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Due to the increase in female life expectancy (around 80 years) observed in the different continents and with an average age at menopause onset of 48.6 years, it is becoming very important to seek new strategies to maintain an adequate quality of life in the different aspects of mid-life women’s health. In this regard, it has been observed that the Genitourinary Syndrome of Menopause (GSM) can affect up to 75% of postmenopausal women, seriously altering different aspects of their lives. The most frequently reported symptoms include vaginal dryness, pruritus, burning, dyspareunia, altered urination frequency, urgency, dysuria and different degrees of stress urinary incontinence. Sexuality is one of the most affected aspects. In July of this year, Salvatore et al. [1], as part of the working group of the European Urogynecology Association (EUGA), published a review on a still controversial topic comparing the 2 types of lasers most frequently used in gynecology to manage the GSM. In this regard, it clarifies that the current indication for its use is mainly the treatment of symptoms of vulvovaginal atrophy and/or the GSM, and not in the area of gynecological cosmetology where it has been widely used with very different results.


The objective of the review was to evaluate the safety and effectiveness of the two main types of vaginal lasers used to treat symptoms of vulvovaginal atrophy and/or GSM: micro-ablative fractional CO2 laser and the non-ablative photothermal Er:YAG laser. Salvatore’s review includes mostly non-randomized prospective studies and prospective observational studies with very heterogeneous protocols, which makes their comparison very complex. The selected population, in the vast majority of the studies, corresponded to postmenopausal women as an alternative to local hormonal therapies (estrogens) when the effectiveness is not as expected or when they do not want or cannot use hormonal therapy, such as breast cancer survivors [2]. The effectiveness of both types of lasers at improving vaginal health was mainly evaluated through the vaginal health index (VHI) and the vaginal maturation index (VMI). In studies where sexual function was evaluated, studies used the Female Sexual Function index (FSFI).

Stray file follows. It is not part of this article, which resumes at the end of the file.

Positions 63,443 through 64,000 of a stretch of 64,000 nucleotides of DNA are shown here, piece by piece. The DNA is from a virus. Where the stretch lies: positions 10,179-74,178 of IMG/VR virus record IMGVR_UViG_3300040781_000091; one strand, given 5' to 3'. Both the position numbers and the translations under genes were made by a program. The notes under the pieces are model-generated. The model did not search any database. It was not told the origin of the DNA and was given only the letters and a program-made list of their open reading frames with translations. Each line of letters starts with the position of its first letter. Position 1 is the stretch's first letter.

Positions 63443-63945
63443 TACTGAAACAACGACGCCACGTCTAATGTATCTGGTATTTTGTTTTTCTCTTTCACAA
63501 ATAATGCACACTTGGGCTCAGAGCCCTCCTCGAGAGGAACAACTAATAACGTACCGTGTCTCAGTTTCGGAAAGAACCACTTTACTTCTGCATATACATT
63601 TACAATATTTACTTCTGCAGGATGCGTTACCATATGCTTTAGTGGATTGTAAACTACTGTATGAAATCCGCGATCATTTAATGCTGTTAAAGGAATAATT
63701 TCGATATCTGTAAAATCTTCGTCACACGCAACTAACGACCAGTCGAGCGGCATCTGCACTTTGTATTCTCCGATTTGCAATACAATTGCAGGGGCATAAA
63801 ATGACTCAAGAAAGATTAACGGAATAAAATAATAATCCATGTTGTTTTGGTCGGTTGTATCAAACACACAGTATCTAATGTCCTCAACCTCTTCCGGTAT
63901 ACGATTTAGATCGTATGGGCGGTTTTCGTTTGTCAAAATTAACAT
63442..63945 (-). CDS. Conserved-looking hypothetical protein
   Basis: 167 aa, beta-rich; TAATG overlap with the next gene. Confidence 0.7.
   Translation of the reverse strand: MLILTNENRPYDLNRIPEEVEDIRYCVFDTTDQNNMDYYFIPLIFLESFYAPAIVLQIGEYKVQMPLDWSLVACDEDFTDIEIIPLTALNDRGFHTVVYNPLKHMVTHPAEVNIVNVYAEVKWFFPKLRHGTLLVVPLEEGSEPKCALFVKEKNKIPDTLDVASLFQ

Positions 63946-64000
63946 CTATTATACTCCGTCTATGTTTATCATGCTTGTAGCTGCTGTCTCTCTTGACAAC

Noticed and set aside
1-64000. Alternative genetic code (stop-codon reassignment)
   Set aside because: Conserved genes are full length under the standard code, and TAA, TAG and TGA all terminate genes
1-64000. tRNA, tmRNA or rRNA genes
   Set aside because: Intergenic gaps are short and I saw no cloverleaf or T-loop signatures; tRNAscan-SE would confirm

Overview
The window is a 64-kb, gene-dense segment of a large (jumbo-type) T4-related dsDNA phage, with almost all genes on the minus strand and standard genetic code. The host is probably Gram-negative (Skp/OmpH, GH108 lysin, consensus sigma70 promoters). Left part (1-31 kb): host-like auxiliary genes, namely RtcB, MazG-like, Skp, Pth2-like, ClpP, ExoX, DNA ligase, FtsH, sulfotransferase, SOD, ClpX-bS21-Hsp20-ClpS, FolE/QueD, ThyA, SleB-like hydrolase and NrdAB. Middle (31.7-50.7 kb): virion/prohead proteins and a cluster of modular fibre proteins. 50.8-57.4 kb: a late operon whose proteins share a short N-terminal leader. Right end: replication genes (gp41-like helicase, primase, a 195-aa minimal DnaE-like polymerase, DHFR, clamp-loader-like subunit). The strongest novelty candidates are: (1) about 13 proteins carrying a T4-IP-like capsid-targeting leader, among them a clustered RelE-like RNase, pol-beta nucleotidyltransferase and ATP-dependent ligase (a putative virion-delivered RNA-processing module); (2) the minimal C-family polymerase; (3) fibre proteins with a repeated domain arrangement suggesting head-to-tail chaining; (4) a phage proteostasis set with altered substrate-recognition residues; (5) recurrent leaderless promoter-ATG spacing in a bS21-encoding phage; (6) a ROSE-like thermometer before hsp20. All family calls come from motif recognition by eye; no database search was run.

In this review, with the use of the mentioned indexes both lasers demonstrated similar results in reducing symptoms of vulvovaginal atrophy and/or the GSM, this way improving the quality of life of women during this menopausal stage. However, despite the multiple publications on the matter, to date there are no Randomized Controlled Trials with an adequate control group or clear inclusion criteria with homogeneous protocols and long-term follow-up to validate its effectiveness and safety. Hence, there is still a need for adequate RCTs to further provide clear conclusions.

Margot Acuña-San Martín, MD
President of the Chilean Menopause Society
Director of the Department of Obstetrics and Gynecology
Universidad de la Frontera, Temuco, Chile


  1. Salvatore S, Ruffolo AF, Phillips C, Athanasiou S, Cardozo L, Serati M; EUGA Working Group. Vaginal laser therapy for GSM/VVA: where we stand now – a review by the EUGA Working Group on Laser. Climacteric. 2023;26(4):336-352.
  2. “The 2022 Hormone Therapy Position Statement of The North American Menopause Society” Advisory Panel. The 2022 hormone therapy position statement of The North American Menopause Society. Menopause. 2022;29(7):767-794.

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